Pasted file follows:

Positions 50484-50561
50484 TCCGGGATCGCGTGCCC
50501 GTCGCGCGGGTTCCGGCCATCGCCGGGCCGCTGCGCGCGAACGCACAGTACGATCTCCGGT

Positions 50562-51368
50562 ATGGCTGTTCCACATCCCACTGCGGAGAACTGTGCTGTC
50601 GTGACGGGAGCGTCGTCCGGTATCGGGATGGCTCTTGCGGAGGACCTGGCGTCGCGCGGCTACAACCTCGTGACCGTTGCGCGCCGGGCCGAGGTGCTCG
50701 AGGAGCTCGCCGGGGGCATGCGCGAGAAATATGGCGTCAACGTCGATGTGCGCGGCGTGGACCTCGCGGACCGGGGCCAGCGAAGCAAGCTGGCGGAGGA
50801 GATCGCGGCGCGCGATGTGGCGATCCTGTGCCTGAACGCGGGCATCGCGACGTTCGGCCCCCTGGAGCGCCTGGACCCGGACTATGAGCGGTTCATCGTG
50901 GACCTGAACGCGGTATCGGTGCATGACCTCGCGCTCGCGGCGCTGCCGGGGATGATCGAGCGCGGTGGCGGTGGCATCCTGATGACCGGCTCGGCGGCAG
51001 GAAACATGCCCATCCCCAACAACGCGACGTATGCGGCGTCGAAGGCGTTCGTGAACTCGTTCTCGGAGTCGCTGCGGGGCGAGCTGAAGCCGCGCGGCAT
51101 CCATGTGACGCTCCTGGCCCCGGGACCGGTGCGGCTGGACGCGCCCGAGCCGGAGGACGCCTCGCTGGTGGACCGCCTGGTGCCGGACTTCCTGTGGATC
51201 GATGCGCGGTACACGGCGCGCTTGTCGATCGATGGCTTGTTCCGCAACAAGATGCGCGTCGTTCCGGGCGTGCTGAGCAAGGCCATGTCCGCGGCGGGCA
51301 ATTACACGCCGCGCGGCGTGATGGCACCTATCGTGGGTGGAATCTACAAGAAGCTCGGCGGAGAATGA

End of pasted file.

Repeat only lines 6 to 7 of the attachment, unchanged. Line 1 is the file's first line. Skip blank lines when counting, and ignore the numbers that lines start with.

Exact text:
50601 GTGACGGGAGCGTCGTCCGGTATCGGGATGGCTCTTGCGGAGGACCTGGCGTCGCGCGGCTACAACCTCGTGACCGTTGCGCGCCGGGCCGAGGTGCTCG
50701 AGGAGCTCGCCGGGGGCATGCGCGAGAAATATGGCGTCAACGTCGATGTGCGCGGCGTGGACCTCGCGGACCGGGGCCAGCGAAGCAAGCTGGCGGAGGA